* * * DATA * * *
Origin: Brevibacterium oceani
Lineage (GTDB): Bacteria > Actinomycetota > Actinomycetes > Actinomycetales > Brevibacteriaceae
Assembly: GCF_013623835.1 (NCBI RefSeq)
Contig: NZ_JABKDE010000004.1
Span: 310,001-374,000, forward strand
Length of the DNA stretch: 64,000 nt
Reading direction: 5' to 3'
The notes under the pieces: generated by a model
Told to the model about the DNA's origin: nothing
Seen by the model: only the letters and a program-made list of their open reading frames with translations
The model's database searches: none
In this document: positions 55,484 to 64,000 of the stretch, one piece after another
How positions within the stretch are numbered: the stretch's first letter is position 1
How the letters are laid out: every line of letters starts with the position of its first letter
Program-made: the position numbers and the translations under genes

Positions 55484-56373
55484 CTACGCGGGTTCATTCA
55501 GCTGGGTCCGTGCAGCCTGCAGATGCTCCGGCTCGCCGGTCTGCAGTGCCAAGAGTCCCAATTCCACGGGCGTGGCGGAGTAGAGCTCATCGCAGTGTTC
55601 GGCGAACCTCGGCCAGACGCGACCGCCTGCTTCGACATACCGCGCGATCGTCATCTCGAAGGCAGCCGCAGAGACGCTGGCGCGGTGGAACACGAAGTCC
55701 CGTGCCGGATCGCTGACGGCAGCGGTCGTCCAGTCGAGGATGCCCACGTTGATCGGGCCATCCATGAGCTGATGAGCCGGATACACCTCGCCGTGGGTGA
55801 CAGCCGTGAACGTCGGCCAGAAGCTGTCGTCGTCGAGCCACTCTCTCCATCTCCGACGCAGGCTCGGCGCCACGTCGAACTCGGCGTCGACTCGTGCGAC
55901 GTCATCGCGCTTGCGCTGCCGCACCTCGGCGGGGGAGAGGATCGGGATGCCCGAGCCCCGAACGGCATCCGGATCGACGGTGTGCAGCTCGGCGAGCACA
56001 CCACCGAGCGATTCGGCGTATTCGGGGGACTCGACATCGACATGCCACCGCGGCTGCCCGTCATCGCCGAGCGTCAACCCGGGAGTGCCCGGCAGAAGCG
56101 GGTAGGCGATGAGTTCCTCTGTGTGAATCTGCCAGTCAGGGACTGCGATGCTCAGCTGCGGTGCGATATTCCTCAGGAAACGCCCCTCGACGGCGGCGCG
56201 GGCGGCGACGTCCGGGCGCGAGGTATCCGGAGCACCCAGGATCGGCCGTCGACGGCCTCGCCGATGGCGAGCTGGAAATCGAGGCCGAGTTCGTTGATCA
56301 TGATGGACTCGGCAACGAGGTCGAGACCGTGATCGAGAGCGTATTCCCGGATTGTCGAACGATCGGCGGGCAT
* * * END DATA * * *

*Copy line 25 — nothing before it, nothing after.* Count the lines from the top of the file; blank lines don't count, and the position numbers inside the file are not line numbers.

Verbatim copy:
56201 GGCGGCGACGTCCGGGCGCGAGGTATCCGGAGCACCCAGGATCGGCCGTCGACGGCCTCGCCGATGGCGAGCTGGAAATCGAGGCCGAGTTCGTTGATCA